Get A Federal Business Name

Federal Reserve

Back in 1913 the Federal Reserve System was introduced thanks to the Federal Reserve Act. Its duties today, according to official Federal Reserve documentation, are to conduct the nation's monetary policy, supervise and regulate banking institutions, maintain the stability of the financial system and provide financial services to depository institutions, the U.S. government, and foreign official institutions.

But the Federal Reserve is not part of the Government. The Federal Reserve System's structure is composed of the presidentially appointed Board of Governors (or Federal Reserve Board), the Federal Open Market Committee (FOMC), twelve regional Federal Reserve Banks located in major cities throughout the nation, numerous privately owned U.S. member banks and various advisory councils. The FOMC is the committee responsible for setting monetary policy and consists of all seven members of the Board of Governors and the twelve regional bank presidents, though only five bank presidents vote at any given time. The Federal Reserve System has both private and public components, and was designed to serve the interests of both the general public and private bankers.

Federal Express (FedEx)

Originally called FDX Corp., FedEx Corp. was formed in January 1998 with the acquisition of Caliber System Inc. Through this and future purchases, FedEx sought to build on the strength of its famous express delivery service and create a more diversified company that included a portfolio of different but related businesses. Caliber subsidiaries included RPS, a small-package ground service; Roberts Express, an expedited, exclusive-use shipping provider; Viking Freight, a regional, less-than-truckload (LTL) freight carrier serving the Western U.S.; Caribbean Transportation Services, a provider of airfreight forwarding between the U.S., Puerto Rico, the Dominican Republic and the Caribbean Islands; and Caliber Logistics and Caliber Technology, providers of integrated logistics and technology solutions. These companies, along with worldwide express shipping provider Federal Express, composed the original FDX Corp. 

Over the next two years FDX Corp. oversaw the assimilation of these companies and introduced them to many trademark service and technology enhancements.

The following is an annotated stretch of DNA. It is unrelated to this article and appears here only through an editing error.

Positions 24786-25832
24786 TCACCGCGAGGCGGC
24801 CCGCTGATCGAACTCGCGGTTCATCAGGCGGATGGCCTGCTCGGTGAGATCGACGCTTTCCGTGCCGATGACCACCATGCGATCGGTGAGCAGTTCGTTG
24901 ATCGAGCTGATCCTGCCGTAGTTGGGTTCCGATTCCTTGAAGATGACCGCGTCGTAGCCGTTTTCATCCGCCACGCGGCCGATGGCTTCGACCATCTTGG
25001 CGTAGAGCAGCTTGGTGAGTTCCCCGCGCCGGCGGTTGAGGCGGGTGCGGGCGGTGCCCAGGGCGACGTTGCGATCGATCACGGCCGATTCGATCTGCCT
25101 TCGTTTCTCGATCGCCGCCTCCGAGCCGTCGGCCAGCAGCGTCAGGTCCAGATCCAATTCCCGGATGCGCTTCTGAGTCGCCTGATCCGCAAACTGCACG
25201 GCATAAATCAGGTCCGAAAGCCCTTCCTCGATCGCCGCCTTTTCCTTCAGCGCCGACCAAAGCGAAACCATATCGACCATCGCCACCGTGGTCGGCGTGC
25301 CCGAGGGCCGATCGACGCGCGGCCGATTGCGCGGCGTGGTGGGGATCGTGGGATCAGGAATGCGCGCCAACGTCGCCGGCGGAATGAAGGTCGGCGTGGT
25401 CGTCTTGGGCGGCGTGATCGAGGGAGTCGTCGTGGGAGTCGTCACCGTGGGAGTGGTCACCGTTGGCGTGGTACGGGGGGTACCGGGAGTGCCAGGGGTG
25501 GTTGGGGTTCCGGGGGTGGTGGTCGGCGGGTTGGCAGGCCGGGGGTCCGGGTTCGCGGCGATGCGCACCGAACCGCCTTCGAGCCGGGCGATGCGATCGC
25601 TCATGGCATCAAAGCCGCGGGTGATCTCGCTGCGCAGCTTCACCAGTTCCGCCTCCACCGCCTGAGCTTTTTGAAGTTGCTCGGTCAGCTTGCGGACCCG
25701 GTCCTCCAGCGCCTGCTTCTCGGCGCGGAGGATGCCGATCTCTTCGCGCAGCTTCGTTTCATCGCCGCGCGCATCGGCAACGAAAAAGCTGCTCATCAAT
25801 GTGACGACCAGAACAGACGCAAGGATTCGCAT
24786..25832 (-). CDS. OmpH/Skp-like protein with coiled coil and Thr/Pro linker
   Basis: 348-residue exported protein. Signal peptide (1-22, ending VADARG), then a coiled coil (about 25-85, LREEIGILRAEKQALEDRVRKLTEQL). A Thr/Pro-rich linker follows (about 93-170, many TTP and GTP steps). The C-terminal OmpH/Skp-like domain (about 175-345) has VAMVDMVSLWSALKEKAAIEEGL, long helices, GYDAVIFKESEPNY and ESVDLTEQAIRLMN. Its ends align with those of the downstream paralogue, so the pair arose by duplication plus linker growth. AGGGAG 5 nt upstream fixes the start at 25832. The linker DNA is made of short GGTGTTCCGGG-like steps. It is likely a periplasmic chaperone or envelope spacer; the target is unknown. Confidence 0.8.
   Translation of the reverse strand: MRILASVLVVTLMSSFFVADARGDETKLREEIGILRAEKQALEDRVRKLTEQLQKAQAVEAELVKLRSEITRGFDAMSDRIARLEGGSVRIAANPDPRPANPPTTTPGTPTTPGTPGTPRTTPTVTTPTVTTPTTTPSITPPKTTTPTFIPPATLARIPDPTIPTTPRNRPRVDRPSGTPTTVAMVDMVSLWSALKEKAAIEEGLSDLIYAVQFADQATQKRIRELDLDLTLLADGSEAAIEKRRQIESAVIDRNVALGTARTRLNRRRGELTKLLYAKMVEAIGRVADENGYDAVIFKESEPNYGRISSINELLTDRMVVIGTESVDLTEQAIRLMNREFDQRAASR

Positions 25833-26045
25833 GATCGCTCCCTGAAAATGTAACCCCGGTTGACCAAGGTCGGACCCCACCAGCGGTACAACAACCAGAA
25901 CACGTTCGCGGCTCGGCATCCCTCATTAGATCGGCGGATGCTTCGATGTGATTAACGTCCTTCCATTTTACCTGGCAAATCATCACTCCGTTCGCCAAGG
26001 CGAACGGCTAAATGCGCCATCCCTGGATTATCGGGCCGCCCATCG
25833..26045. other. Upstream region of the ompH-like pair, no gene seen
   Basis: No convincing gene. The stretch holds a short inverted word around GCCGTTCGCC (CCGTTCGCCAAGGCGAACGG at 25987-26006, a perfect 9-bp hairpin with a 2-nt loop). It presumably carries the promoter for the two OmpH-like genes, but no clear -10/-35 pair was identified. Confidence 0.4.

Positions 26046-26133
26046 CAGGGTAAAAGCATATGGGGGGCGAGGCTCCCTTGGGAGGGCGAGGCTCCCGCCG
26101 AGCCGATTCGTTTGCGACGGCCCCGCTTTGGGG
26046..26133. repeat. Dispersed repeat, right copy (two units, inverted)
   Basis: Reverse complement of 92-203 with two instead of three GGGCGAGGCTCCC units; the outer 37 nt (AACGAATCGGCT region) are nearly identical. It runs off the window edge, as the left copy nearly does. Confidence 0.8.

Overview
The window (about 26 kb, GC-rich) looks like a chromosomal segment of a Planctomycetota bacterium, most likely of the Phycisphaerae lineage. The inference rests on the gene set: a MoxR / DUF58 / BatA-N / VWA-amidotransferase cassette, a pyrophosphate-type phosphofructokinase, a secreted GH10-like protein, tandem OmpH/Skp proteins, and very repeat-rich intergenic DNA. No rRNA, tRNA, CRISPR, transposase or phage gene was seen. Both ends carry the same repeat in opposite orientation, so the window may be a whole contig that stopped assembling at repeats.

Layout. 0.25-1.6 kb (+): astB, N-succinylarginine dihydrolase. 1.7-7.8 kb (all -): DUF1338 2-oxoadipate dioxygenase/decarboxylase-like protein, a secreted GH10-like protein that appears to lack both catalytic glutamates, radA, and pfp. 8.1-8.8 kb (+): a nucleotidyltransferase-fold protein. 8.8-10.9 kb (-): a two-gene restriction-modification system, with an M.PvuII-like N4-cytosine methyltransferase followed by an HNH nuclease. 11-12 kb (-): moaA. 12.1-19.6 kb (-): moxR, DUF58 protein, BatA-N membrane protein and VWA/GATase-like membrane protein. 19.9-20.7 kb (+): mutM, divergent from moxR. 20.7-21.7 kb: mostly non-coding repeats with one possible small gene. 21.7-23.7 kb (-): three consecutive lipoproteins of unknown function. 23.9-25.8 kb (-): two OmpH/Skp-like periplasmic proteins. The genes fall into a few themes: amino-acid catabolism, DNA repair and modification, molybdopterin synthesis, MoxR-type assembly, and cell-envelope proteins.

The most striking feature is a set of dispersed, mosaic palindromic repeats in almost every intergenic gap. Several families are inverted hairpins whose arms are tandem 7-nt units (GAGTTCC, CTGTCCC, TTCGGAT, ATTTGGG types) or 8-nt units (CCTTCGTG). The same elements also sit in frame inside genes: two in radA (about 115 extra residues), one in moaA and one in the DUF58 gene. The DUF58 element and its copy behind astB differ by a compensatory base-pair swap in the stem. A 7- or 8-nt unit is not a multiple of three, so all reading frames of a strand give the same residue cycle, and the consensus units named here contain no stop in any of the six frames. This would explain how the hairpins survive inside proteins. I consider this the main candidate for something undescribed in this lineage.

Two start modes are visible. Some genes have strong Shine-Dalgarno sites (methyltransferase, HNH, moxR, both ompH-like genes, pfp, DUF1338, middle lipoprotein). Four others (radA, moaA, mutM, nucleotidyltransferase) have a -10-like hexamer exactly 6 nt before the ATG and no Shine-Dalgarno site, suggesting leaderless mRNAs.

In January 2000, FedEx unleashed the power of its global brand. In a move to further integrate the company's portfolio of services, FDX Corp. was renamed FedEx Corporation. In addition, Federal Express became FedEx Express, RPS became FedEx Ground, Roberts Express became FedEx Custom Critical, and Caliber Logistics and Caliber Technology were combined to make up FedEx Global Logistics. To centralize the sales, marketing, customer service and information technology support for FedEx Express and FedEx Ground, a new subsidiary named FedEx Corporate Services (FedEx Services) was formed and began operations in June 2000.

Federal Express was so-named due to the patriotic meaning associated with the word "Federal," which suggested an interest in nationwide economic activity. At that time, Smith hoped to obtain a contract with the Federal Reserve Bank and, although the proposal was denied, he believed the name was a particularly good one for attracting public attention and maintaining name recognition.

Two companies using the moniker "Federal" yet not belonging to the U.S. government. So is the FBI (Federal Bureau of Investigations) a private company? Of course not.


The FBI originated from a force of special agents created in 1908 by Attorney General Charles Bonaparte during the presidency of Theodore Roosevelt. The two men first met when they both spoke at a meeting of the Baltimore Civil Service Reform Association. Roosevelt, then Civil Service commissioner, boasted of his reforms in federal law enforcement. It was 1892, a time when law enforcement was often political rather than professional. Roosevelt spoke with pride of his insistence that Border Patrol applicants pass marksmanship tests, with the most accurate getting the jobs. Following Roosevelt on the program, Bonaparte countered, tongue in cheek, that target shooting was not the way to get the best men. "Roosevelt should have had the men shoot at each other and given the jobs to the survivors."